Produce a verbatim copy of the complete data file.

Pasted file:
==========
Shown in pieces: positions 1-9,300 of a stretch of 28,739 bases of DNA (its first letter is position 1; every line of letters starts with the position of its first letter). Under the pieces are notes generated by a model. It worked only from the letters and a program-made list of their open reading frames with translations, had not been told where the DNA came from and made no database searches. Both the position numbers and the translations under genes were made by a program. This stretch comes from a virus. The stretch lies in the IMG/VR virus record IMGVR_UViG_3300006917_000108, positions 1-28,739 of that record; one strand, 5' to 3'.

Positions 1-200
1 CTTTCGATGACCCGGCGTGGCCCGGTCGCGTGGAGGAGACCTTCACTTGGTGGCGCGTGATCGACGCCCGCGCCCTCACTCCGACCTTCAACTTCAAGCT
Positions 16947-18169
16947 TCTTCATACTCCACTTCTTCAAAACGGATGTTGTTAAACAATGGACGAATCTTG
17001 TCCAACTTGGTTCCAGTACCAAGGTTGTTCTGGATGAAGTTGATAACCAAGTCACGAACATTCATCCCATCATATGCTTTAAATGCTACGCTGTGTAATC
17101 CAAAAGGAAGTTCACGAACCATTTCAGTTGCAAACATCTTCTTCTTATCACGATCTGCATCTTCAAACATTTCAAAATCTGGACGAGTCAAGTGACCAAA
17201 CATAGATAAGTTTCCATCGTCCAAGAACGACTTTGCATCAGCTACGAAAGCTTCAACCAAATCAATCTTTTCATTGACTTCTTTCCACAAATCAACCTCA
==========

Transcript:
Shown in pieces: positions 1-9,300 of a stretch of 28,739 bases of DNA (its first letter is position 1; every line of letters starts with the position of its first letter). Under the pieces are notes generated by a model. It worked only from the letters and a program-made list of their open reading frames with translations, had not been told where the DNA came from and made no database searches. Both the position numbers and the translations under genes were made by a program. This stretch comes from a virus. The stretch lies in the IMG/VR virus record IMGVR_UViG_3300006917_000108, positions 1-28,739 of that record; one strand, 5' to 3'.

Positions 1-200
1 CTTTCGATGACCCGGCGTGGCCCGGTCGCGTGGAGGAGACCTTCACTTGGTGGCGCGTGATCGACGCCCGCGCCCTCACTCCGACCTTCAACTTCAAGCT
Positions 16947-18169
16947 TCTTCATACTCCACTTCTTCAAAACGGATGTTGTTAAACAATGGACGAATCTTG
17001 TCCAACTTGGTTCCAGTACCAAGGTTGTTCTGGATGAAGTTGATAACCAAGTCACGAACATTCATCCCATCATATGCTTTAAATGCTACGCTGTGTAATC
17101 CAAAAGGAAGTTCACGAACCATTTCAGTTGCAAACATCTTCTTCTTATCACGATCTGCATCTTCAAACATTTCAAAATCTGGACGAGTCAAGTGACCAAA
17201 CATAGATAAGTTTCCATCGTCCAAGAACGACTTTGCATCAGCTACGAAAGCTTCAACCAAATCAATCTTTTCATTGACTTCTTTCCACAAATCAACCTCA